Gainey upsets Love, Furyk for McGladrey win


ST. SIMONS ISLAND, Ga. – A stone-faced crowd filed off property with all the excitement of a University of Georgia fan following a particularly painful Bulldog loss, or an American gallery after a Ryder Cup defeat. Pick a Ryder Cup, any one will do considering the red, white and blue have only one victory this century.

As Davis Love III has joked many times this week, “Blame it on the captain.”

In fairness, Love will shoulder the blame for America’s loss last month at Medinah. He has to, it’s a leadership deal. But that is little more than misdirected anger. This, however, was something else. This was Love’s to win, or Jim Furyk depending on which reclamation project tugged enough on the heart strings.

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The duo began the day two strokes clear of the field. Seventy-one players survived a secondary cut on Saturday, but Sunday was a two-man race, or so one could have been forgiven for thinking.

But things haven’t gone to plan for either player this season. After the month Love and Furyk have had, the only thing missing on Sunday at Sea Island Resort was a hot-putting German and echoes of “Ole, Ole, Ole.”

Instead, Tommy “Two Gloves” Gainey – who set out on Sunday 2 hours, 25 minutes before and seven strokes adrift of the leaders – played the role of Martin Kaymer, scorching the Seaside Course with a 10-under 60 that included a missed 15 footer at the last for 59. And then he waited.

He waited as the winds along the Brunswick River came up. He waited as Furyk and Love squandered birdie opportunities. He waited as David Toms slowly ran out of holes. He waited 104 Tour starts to notch his first victory, however surreal and subdued it may be.

The Sea Island crowds wanted a victory for Love, the tournament host and island staple. Those with a sense of cosmic justice were likely leaning toward Furyk, who led the U.S. Open through 69 holes, the WGC-Bridgestone Invitational through 71 holes, and his pivotal Sunday singles match against Sergio Garcia through 16 holes only to drop all three decisions.

But as day turned to dusk on a clear fall day Gainey’s wait became more interesting.

Love three-putted the 14th hole to drop to 13 under, three behind Gainey, and pulled his drive into the hazard at No. 16 for a double bogey-6 to end the Cinderella scenario.

For Furyk the end came more slowly, missing a 20 footer for birdie at the 16th to remain one back, and the greens at Nos. 16 and 17. As the late Seve Ballesteros may have opined, “I miss, I miss, I miss, I lose.”

“What I’m most disappointed about is when it came down the stretch,” said Furyk, who closed with a 69 to finish alone in third place a stroke behind Toms (63) and two behind Gainey. “Hitting the ball pretty much as good as I can I made really, really poor swings at 17 and 18 with a 7-iron and 8-iron.”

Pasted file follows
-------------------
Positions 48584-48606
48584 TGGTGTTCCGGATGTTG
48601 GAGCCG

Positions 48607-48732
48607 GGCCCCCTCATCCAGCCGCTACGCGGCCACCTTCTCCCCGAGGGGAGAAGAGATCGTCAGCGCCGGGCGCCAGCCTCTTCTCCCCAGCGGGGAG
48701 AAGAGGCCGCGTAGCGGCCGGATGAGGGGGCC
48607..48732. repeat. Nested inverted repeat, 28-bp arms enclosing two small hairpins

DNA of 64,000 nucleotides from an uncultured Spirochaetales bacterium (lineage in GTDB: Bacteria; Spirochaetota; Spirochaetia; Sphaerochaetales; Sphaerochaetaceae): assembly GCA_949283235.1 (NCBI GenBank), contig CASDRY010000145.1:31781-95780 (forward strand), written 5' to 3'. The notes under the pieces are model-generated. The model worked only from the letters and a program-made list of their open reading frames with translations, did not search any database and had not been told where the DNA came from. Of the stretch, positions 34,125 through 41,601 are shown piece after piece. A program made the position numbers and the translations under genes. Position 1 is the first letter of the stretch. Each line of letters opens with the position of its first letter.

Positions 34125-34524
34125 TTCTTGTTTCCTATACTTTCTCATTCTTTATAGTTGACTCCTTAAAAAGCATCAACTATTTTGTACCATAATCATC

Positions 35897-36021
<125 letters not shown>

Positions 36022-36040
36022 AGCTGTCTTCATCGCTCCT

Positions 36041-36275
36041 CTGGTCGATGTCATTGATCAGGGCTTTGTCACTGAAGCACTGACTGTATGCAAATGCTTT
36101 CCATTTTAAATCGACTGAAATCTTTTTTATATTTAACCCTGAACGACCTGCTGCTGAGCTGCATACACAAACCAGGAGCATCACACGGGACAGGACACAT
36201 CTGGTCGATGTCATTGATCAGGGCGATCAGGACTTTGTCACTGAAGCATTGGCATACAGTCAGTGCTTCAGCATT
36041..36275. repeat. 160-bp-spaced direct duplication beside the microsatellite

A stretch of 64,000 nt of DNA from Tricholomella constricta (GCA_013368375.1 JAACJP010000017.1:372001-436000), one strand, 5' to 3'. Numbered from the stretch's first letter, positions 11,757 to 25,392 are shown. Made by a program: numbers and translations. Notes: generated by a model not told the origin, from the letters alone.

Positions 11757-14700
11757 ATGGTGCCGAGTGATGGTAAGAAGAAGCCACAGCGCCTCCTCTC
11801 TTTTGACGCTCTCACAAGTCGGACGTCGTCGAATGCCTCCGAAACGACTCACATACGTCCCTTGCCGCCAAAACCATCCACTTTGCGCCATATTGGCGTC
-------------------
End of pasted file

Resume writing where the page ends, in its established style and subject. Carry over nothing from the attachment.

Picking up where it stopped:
Gainey is familiar with disappointment. The quintessential journeyman began plying the mini-tours in 1995, was forced back into the game after being laid off from AO Smith, where he installed insulation on water heaters, and missed more cuts in 2011 (17) than some Tour types play in a season.

The largest comeback on Tour this year was Kyle Stanley’s eight-stroke rally in Phoenix, but somehow Gainey’s come-from-behind finish from a touchdown back seemed more compelling.

Maybe it was his attempt to become the sixth Tour player to post 59 in an official event, a thought he said that never crossed his mind, or the cast of characters that spent an excruciatingly long afternoon chasing him.

“I was nervous,” said Gainey, who spent most of the two hours after he finished his round answering text messages and watching the telecast. “When you’ve got Davis Love III, Jim Furyk and David Toms coming at you, you may want to pay attention.

“You’ve got Hall of Famers, future Hall of Famers chasing me . . . chasing me . . . I’m Tommy Gainey . . . Two Gloves.”

On this one maybe karma got it right. Sure Love and Furyk could have used a post-Ryder Cup boost, but for Gainey, who had earned more than half his money this year on Tour in one week (Crowne Plaza Invitational where he finished third), the McGladrey victory, his first on Tour, is a life changer.

The mini-tour legend turned folk hero was still digesting that reality when Love, who finished tied for fourth after a closing 71, approached him before the trophy presentation.

Prior to this week, Gainey’s best Tour finish was a runner-up showing to Love at the 2008 Children’s Miracle Network Hospitals Classic when the rookie charged in with a closing 64.

“In ’08 that was (Love’s) 20th win and I’m playing well and he hit a tee shot at the 17th like he did today at the 16th, just a rope hook,” Gainey recalled. “But back then the ball stayed out of the hazard and he got up and down out of a bunker for par to beat me by one. He mentioned that to me and how odd it was that he was giving me the trophy.”

An odd ending indeed, for a tournament and a season.